Daily yogurt keeps Alzheimer’s disease away? Probiotics, good gut health may be the key to avoiding dementia

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CORK, Ireland – In 2021, 6.2 million Americans are living with Alzheimer’s disease and that number is expected to increase by 22% by 2025. Globally, the number of people with dementia is expected to triple to approximately 150 million by 2050 due to the aging of the population. Although there is no cure for Alzheimer’s disease, new research indicates that bacteria in our gut could ward off the disease.

In a recent study, memory problems were reversed after old mice were given “friendly” bacteria. This research suggests that yogurts that stimulate the gut may help prevent Alzheimer’s disease, which opens the door to the development of probiotics that treat or even prevent dementia.

“He’s a potential game changer. We have now established that the microbiome can be harnessed to reverse age-related brain deterioration. We are also seeing evidence of improved learning ability and cognitive function, ”says corresponding author Professor John Cryan, University College Cork in Ireland, by South West News Service.

A staggering 100,000 billion microorganisms live in the human gut, be they good or bad. The immune system is affected by the balance. The Irish research team showed that laboratory rodents had increased memory and cognitive function by introducing specific species.

The immune system changes associated with aging were reversed with fecal transplants from younger mice, including faster deciphering of maze patterns and improved memory afterwards. They were also less prone to anxiety, another common symptom of dementia. Scans then showed that their brains had been rejuvenated, containing metabolites and gene regulation patterns resembling those of adolescents.

“It must be said that we do not advocate fecal transplants for people who want to rejuvenate their brain. Instead, these studies point to a future where the focus will be on food or bacterial interventions targeted to the microbiota. They will promote optimal gut health and immunity to keep the brain young and healthy, ”explains Cryan.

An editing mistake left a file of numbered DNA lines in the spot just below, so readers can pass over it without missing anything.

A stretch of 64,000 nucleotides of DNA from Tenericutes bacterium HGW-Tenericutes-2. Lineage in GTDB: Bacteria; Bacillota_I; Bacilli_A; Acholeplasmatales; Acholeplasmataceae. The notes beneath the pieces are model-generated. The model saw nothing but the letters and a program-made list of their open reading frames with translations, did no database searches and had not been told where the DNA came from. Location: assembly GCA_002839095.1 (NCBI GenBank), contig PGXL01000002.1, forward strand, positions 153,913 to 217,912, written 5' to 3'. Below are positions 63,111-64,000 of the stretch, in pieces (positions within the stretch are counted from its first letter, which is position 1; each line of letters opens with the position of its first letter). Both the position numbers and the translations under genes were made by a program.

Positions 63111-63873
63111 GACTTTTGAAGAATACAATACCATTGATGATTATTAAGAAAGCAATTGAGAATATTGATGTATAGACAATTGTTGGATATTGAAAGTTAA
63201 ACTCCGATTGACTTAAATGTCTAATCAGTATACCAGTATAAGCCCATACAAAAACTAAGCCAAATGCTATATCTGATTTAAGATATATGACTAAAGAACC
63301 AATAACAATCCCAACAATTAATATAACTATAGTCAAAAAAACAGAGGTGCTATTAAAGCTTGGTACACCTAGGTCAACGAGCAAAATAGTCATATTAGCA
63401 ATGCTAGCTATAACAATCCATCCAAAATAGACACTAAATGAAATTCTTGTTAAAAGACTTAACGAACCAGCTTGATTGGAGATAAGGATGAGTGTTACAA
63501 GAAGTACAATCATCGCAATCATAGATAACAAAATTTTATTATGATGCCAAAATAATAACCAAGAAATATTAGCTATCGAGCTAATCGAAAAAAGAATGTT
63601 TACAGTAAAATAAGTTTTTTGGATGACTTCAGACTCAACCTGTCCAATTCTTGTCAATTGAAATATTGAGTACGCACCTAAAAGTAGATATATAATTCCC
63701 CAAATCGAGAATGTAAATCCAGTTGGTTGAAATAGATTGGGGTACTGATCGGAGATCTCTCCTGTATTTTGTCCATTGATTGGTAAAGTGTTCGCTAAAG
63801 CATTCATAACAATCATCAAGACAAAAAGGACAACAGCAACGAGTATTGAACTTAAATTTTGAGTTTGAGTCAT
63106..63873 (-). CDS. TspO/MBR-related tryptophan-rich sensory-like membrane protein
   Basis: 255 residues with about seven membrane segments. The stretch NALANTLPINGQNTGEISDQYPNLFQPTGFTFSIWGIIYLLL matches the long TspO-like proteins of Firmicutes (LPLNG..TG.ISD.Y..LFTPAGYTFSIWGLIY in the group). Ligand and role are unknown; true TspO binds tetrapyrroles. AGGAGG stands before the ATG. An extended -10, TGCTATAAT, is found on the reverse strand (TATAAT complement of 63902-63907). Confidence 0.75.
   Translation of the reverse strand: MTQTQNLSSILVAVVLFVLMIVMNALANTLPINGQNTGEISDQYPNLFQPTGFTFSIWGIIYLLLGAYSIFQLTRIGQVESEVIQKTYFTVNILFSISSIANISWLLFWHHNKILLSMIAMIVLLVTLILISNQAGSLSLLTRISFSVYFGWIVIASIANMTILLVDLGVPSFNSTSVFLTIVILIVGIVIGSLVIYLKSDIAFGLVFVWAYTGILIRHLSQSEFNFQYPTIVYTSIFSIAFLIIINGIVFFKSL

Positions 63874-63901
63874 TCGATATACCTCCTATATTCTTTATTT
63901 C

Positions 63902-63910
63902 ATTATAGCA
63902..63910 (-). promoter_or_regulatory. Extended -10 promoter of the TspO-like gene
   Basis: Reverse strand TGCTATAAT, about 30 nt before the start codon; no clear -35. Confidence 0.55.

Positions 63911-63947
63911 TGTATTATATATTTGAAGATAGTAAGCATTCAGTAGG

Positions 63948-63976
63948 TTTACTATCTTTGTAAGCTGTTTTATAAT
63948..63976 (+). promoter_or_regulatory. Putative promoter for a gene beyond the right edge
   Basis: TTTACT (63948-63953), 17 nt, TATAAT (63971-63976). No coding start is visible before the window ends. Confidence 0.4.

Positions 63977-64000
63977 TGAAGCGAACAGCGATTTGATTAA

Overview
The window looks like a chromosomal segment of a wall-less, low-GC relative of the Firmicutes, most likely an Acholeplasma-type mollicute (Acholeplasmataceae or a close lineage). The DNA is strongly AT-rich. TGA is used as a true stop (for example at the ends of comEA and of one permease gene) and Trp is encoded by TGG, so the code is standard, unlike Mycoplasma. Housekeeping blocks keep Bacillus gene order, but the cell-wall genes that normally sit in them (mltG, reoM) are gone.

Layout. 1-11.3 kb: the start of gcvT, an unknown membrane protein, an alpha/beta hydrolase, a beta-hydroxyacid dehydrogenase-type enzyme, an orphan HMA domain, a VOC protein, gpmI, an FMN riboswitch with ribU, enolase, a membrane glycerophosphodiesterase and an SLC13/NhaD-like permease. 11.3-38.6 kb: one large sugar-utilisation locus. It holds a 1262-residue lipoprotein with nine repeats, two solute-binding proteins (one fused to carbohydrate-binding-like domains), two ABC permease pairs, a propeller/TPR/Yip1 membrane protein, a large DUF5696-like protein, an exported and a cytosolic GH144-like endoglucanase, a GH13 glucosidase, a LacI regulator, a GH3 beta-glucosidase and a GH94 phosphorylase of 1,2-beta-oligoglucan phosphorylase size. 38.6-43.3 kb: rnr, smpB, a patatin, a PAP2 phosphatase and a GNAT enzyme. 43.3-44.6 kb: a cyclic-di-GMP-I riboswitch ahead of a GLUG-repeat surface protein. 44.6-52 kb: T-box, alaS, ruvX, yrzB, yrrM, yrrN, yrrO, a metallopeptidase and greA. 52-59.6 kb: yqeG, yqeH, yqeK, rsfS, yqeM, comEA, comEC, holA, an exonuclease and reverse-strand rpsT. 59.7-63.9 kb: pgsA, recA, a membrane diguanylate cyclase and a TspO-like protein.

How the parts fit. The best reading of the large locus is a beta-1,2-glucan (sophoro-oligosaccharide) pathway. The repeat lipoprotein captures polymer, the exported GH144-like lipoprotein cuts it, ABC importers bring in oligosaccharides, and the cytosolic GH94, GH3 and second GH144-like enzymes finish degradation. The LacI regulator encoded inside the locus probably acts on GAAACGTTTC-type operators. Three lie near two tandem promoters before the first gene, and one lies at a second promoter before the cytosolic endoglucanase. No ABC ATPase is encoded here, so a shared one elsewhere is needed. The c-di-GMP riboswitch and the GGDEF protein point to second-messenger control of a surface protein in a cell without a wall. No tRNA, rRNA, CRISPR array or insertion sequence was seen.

The study suggests that such therapies could combat cognitive decline. This adds to the evidence that probiotics sold in supermarkets as dietary supplements stimulate focus, decision making, and understanding.

“The microorganisms that live on and in the human body have an impact on health and vary with age. Friendly bacteria have beneficial effects on the metabolic and immune systems. They can be gradually replaced by bacteria that lead to chronic inflammation, metabolic dysfunction and disease, ”notes Cryan. “Much work is required to translate the results for clinical use in humans. We know that microorganisms in the gut shape local immunity, but can also affect brain aging and increase the risk of neurodegenerative diseases. Now there is a growing appreciation for the importance of microbes in the gut to all aspects of physiology and medicine. “

Previous research has shown that a daily dose of probiotics for 12 weeks can produce significant improvement in elderly patients.

“This research further demonstrates the importance of the gut microbiome in many aspects of health – and in particular in the brain / gut axis where brain function can be positively influenced. The study opens up possibilities in the future to modulate the gut microbiota as a therapeutic target to influence brain health, ”concludes Professor Paul Ross, director of APC Microbiome Ireland at the university.

This study is published in Natural aging.

South West News Service writer Mark Waghorn contributed to this report.


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